Anna E. Kubiak
Institute of Philosophy and Sociology, Polish Academy of Sciences
Address correspondence to: Anna E. Kubiak, Institute of Philosophy and Sociology, Polish Academy of Sciences, Nowy Świat 72, Pałac Staszica, 00-330 Warszawa. Ph.: (48 22) 8267181; Fax: (48 22) 8269948; E-mail: email@example.com
Objectives. The main goal of this paper is to present the characteristic features of Polish cemeteries as a unique expression of Polish traditions. The Poles have strong and ritually supported bonds with their ancestors.
Material and methods. In 2010-2012, I interviewed funeral directors, some of whom were also cemetery managers. Qualitative methods were employed in the form of semi-structured interviews. I also analyzed the journals Memento and Kultura Pogrzebu (Funeral Culture) produced by funeral institutions. Content analysis of the ethnographic and popular literature on Polish cemeteries was followed by the identification of the characteristic features of Polish necropolises, those that are unique to Polish culture.
Results and Conclusions. The Poles are devoted to preserving the past which they find in cemeteries. They cultivate social bonds with their families and Polish heroes while visiting necropolises and talking with the dead. I propose the model of opposition between civilized and wild heterotopy. We can talk about two types of necropolis in Poland: civilized heterotopy (which is Polish classic cemetery) and wild heterotopy. Wild heterotopy can be found in forests or groves. There are places with unwanted (e.g., Germans, Jews) and forgotten dead (e.g., Old Believers).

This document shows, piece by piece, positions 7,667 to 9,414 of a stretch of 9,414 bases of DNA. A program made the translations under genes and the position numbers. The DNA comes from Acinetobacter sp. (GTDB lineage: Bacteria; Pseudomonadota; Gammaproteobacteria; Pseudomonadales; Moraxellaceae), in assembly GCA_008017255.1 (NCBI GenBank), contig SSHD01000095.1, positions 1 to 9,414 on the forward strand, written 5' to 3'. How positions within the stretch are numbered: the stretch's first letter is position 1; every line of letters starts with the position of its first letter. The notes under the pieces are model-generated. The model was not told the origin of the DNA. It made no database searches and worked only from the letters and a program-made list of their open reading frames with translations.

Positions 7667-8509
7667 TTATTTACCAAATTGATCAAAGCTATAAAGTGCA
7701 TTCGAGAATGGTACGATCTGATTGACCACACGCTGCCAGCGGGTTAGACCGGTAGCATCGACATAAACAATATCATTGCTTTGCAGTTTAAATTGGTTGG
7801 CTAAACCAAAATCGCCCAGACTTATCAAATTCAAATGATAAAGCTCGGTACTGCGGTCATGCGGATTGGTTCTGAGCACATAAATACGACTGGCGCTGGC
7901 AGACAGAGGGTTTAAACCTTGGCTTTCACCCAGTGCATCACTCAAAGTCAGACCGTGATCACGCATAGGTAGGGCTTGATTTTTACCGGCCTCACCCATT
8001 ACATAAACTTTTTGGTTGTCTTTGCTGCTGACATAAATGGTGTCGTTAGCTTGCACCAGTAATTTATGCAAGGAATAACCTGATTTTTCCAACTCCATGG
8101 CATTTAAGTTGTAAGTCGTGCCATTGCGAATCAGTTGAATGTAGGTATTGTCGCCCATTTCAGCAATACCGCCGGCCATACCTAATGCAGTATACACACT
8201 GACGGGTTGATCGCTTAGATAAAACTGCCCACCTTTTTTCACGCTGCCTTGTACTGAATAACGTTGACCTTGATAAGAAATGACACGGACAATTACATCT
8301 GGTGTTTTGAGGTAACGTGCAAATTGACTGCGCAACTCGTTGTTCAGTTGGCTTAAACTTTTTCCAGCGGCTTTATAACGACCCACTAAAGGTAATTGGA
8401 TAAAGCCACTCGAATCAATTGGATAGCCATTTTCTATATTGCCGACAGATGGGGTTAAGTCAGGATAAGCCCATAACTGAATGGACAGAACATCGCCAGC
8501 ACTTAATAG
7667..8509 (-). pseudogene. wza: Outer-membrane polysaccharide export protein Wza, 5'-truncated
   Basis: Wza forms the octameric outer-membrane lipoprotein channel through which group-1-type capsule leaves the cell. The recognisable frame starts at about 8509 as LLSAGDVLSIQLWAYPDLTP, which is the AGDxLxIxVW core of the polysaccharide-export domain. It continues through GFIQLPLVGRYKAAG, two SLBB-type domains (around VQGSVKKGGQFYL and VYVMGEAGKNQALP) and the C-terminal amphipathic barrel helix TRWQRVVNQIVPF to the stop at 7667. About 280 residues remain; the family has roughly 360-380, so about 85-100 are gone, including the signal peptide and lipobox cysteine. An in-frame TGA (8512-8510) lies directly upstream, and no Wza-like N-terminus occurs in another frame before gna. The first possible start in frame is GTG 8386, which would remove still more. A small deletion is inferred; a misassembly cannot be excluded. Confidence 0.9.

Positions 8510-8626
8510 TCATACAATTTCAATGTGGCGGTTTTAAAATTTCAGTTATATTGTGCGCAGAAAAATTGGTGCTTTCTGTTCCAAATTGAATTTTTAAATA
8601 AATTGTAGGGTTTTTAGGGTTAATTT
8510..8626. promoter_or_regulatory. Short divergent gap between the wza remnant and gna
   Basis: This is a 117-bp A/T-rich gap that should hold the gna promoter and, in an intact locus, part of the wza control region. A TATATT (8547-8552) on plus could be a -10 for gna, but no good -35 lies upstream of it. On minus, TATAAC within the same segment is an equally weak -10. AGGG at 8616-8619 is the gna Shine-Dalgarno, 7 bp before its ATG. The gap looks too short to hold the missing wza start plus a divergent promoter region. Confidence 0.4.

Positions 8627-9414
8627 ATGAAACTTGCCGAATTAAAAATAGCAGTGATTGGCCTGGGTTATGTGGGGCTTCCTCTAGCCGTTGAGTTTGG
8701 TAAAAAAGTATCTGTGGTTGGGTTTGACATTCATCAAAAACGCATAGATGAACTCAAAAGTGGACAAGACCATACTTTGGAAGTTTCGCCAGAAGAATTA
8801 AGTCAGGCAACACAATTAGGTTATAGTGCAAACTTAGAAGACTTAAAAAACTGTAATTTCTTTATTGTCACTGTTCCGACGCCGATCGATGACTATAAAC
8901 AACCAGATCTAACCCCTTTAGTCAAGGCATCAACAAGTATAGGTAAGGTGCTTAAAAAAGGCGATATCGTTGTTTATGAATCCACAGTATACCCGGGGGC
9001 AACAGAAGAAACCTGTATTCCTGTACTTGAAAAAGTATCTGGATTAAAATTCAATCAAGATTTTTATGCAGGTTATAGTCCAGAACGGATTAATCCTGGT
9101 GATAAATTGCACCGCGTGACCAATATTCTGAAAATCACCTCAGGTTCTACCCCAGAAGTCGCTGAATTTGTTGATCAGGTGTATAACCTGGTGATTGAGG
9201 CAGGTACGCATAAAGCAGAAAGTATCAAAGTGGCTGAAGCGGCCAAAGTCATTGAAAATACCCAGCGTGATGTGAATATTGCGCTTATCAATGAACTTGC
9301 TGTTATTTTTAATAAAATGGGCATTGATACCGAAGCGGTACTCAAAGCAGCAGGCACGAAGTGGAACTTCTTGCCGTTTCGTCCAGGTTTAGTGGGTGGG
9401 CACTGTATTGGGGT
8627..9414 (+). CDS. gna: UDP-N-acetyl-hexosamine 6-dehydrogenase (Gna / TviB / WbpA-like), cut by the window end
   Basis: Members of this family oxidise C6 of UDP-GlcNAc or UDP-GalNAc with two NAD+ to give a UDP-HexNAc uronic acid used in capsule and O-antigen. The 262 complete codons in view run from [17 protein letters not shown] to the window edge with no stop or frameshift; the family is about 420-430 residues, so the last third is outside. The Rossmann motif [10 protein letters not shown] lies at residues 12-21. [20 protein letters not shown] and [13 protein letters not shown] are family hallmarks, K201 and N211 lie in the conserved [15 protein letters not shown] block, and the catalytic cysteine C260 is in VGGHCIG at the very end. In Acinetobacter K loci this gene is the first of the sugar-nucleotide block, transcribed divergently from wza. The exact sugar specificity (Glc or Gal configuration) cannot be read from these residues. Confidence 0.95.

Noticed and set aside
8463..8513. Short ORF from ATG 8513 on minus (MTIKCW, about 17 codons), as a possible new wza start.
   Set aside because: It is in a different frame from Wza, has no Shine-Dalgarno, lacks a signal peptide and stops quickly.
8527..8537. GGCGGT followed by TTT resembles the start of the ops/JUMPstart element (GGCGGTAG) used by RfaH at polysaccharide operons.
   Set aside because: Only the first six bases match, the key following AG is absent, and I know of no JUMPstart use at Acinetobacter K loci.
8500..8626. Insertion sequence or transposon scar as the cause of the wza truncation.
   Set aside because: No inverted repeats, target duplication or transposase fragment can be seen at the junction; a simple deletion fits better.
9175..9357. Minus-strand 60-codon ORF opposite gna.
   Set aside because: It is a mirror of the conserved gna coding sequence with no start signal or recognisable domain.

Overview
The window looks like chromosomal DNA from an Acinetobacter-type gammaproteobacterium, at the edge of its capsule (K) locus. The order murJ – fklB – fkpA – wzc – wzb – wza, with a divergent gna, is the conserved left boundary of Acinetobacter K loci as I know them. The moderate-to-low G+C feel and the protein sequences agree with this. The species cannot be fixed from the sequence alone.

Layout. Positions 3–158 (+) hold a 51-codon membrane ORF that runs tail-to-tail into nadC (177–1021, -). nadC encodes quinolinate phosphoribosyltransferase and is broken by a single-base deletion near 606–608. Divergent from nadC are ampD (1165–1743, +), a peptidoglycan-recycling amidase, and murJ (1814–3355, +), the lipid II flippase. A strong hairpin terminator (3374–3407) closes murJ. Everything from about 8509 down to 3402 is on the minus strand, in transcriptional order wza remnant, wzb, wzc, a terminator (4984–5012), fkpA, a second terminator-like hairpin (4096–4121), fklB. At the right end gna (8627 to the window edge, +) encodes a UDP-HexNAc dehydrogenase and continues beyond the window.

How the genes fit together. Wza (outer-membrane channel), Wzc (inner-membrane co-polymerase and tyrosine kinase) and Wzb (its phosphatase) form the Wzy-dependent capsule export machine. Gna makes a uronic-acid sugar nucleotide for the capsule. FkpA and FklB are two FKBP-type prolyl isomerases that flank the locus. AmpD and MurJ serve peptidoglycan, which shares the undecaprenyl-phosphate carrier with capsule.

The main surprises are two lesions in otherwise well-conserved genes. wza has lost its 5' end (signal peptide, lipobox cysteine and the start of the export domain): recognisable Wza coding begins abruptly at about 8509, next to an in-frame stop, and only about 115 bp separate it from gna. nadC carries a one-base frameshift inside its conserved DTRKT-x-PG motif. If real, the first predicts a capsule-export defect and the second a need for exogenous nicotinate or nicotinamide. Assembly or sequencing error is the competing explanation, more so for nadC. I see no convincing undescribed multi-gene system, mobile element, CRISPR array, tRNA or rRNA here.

Keywords: cemetery; archive; memory; social bonds; heterotopy.
The main goal of this article is to present the characteristic features of Polish cemeteries as a unique expression of Polish traditions and national identity. Robert P. Harrison, in the introduction to his The Dominion of the Dead (2003, p. xi), suggests that “humanity is not a species (Homo sapiens is a species); it is a way of being mortal and relating to the dead. To be human means above all to bury.” He goes on to argue, quoting Giambattista Vico, that the word humanitas is derived from humando, “burying.” To be human means above all to bury. Burial means not only laying the body in the grave but, in a broader sense, relates to preserving, protecting, and cultivating the past. In The Work of the Dead (2015) Thomas Laqueur analyses how a complex mix of factors – including concern with public health, the waning power of the Catholic Church, and the emergence of a belief that the place where one is buried should be a matter of personal choice – produced a shift whereby necropolises supplanted the church graveyard as the chief place of interment. He describes how sites were created in which the dead were separated from the living as they had not been when they were interred in or near places of worship. With the rise of cemeteries, the dead could be remembered as individuals and buried with their families in a way that was impractical in overcrowded churchyards. He writes that no culture has been indifferent to mortal remains. Even in our late modern time, the dead body still matters – for individuals, communities, and nations. These words aptly describe Polish commemorative culture.